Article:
It’s often said that if you want to make big changes at anything, you must start small. Start small and take one step, one tiny action today. Soon, the small actions build on each other.
Take that 40 pounds you resolved to lose on New Year’s Eve. If you’d started small — maybe by targeting a daily, 20-minute walk, or by simply downloading a fitness app and just started recording what you eat — you might have been successful. Instead, you went on a carb-free diet and bought a deluxe gym membership Jan. 1. By President’s Day, you were off the wagon, and you haven’t been to the gym since St. Patrick’s. You started too big and then gave up because it was too hard.
There is value in the maxim about starting small, and it can even apply in enterprise technology. But hear this: When it comes to changing the culture and practices around your company’s software development, the old “start small” does not apply. If you are a C-level technology exec who’s decided to wade into Service Virtualization as a way to make your dev/test operations faster, less expensive and better-quality, the best advice is to go big — as big as you can.
As Jason English and John Michelsen wrote in Service Virtualization: Reality is Overrated, picking low-hanging fruit is no way to trigger a revolution:
Ever try out a new stain remover? The instructions will say to “test on the material in a less noticeable area” first. Well, we think the opposite should apply to your earliest SV efforts.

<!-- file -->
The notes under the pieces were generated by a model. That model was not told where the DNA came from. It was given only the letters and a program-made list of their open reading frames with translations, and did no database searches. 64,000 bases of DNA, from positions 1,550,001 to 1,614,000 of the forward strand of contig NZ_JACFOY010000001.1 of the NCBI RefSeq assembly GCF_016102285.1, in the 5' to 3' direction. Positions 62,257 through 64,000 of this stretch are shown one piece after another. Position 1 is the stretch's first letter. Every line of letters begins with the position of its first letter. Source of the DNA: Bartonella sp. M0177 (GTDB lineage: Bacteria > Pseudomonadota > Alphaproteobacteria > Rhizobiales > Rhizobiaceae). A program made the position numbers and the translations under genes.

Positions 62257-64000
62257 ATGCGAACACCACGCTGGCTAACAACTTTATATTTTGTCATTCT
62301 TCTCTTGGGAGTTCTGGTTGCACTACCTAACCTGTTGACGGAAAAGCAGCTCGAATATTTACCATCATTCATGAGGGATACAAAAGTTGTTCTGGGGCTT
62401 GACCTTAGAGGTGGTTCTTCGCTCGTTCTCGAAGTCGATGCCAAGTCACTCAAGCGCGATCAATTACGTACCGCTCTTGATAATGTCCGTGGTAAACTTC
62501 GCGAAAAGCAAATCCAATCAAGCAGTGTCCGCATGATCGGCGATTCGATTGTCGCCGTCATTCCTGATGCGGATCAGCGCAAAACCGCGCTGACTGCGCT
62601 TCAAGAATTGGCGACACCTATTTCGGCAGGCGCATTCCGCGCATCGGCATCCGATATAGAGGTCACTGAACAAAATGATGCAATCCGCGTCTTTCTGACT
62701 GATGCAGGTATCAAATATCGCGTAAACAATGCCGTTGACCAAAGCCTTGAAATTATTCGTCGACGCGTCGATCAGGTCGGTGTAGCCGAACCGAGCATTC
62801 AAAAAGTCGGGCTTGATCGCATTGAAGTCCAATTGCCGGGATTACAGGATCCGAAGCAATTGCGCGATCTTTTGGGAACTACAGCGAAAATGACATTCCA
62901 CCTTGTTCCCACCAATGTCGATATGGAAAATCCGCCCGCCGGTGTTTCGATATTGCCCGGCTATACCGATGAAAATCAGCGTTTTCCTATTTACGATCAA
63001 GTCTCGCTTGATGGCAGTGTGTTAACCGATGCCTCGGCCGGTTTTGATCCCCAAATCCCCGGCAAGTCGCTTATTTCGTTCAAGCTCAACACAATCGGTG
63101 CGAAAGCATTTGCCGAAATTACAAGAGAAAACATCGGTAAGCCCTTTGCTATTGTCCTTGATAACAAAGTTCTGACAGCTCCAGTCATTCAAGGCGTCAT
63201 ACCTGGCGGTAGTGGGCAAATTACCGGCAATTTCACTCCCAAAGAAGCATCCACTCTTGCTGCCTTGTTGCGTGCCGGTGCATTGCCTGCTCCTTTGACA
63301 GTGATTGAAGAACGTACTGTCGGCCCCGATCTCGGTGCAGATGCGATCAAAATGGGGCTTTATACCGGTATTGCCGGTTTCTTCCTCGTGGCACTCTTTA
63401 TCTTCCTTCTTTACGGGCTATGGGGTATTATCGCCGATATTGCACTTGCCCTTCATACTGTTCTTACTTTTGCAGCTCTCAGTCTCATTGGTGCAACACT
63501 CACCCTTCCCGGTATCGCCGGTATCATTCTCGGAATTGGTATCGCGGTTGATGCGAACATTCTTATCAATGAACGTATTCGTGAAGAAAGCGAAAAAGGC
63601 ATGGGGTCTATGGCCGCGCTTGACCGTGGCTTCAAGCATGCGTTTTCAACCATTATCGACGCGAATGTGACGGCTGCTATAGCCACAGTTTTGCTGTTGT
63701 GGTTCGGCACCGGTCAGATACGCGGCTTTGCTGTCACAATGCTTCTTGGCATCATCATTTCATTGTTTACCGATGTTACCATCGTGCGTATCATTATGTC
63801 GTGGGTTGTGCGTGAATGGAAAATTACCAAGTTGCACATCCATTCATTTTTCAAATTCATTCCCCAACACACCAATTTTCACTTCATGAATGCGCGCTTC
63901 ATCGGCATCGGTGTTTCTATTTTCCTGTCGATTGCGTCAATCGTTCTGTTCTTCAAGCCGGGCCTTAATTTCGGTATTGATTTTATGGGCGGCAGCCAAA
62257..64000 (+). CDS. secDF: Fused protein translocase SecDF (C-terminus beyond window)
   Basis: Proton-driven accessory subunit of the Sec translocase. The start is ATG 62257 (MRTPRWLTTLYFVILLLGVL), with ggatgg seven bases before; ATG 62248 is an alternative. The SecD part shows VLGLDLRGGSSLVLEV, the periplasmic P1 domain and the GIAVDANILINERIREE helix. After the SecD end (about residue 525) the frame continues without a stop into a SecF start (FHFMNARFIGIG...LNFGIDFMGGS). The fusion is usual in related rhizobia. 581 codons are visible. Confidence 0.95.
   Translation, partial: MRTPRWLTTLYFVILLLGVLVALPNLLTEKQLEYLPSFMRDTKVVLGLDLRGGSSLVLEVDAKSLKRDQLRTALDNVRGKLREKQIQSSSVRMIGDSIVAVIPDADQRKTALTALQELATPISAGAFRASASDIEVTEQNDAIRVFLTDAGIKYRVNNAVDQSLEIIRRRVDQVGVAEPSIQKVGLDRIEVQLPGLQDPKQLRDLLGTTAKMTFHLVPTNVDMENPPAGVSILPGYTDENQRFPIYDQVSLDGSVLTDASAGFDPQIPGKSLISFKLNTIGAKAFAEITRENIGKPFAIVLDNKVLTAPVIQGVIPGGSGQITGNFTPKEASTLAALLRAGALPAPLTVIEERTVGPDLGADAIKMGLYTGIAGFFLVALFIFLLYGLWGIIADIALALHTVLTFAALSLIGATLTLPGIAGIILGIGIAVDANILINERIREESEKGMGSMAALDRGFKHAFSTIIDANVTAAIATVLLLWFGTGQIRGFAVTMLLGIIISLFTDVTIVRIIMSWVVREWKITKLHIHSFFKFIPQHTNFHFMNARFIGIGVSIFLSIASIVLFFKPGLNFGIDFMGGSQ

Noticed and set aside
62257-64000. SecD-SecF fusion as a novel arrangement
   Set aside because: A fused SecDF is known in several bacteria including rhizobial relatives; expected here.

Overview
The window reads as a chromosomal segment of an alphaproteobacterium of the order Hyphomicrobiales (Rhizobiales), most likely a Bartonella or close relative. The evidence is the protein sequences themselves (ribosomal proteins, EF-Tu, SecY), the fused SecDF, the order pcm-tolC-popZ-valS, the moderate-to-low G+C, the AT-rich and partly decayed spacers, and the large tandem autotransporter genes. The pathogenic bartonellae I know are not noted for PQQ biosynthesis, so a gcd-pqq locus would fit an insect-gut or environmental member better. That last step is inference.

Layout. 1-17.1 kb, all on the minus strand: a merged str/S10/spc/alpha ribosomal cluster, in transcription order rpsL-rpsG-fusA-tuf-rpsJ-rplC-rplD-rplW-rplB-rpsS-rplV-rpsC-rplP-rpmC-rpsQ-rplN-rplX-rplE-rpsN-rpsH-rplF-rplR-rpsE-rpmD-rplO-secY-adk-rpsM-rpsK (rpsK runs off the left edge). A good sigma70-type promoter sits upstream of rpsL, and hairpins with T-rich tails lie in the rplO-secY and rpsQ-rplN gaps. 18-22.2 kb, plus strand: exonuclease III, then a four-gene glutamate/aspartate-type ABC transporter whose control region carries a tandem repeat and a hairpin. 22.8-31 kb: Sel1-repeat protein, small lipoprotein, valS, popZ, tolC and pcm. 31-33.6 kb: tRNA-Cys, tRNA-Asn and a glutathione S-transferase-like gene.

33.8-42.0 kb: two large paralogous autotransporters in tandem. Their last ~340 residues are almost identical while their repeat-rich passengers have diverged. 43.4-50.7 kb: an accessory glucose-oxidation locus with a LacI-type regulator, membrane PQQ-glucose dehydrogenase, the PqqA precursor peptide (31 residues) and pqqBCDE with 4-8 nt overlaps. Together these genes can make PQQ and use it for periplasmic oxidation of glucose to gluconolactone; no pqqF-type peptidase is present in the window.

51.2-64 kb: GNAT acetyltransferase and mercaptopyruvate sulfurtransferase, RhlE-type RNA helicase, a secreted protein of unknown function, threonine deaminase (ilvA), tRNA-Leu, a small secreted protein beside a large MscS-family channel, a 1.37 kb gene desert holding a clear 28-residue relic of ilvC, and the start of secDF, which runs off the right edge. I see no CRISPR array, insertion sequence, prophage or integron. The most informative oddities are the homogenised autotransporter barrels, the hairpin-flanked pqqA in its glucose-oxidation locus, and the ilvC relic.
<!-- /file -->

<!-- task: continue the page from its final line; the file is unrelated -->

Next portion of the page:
Advice: Pick a hairy problem first. Go find the biggest, most stubborn goat of a software problem that exists in your environment. You know, the one everyone’s complaining about that makes delivery run late and over budget. Locate a key software-enabled initiative with many moving parts, including big mainframe availability and data conflicts that are eating untold hours and dollars. Tell them you can use SV to decouple those complex constraints in days or weeks of modeling, not months or years of coding. Nobody will believe this is possible.
Why start with a hairy problem? This group should be ready and willing to try something new. When the constraints are already well-known, failure is certain if something doesn’t change. The potential improvements of eliminating the constraints will be massive. Yes, you could pick something easy, but would that make believers out of the organization?
Let’s unpack that logic for just a moment. First, I know what you’re thinking: “I’m supposed to use a new approach to tackle the biggest problem I have? Isn’t that a little risky?” Well, yes, of course. On the other hand, your hairy goat of a problem is posing plenty of risk to your organization already, costing you lots of money and frustrating everyone. This is exactly the idea. When SV works in helping you untangle long-hopeless software disasters — and it will; studies have shown it — you’ll hit the jackpot.
By starting big, you focus on a problem that everyone in the organization knows and understands well. They know well the costs involved, the frustrating constraints, the endless months of project delays, the embarrassing software glitches that hurt your brand. Everyone knows how hard they’ve worked to fix these things before.
Now, just imagine the effect when your team is successful in using simulation technology to solve these long-frustrating problems, speeding up development while producing a higher-quality product, on the big stage? Presto. You don’t have to worry anymore about justifying the costs of SV tools to your boss. You won’t have to evangelize anymore about the value of Service Virtualization. You won’t have to talk any other teams into using it. They’ll be tripping over each other to use the tools next.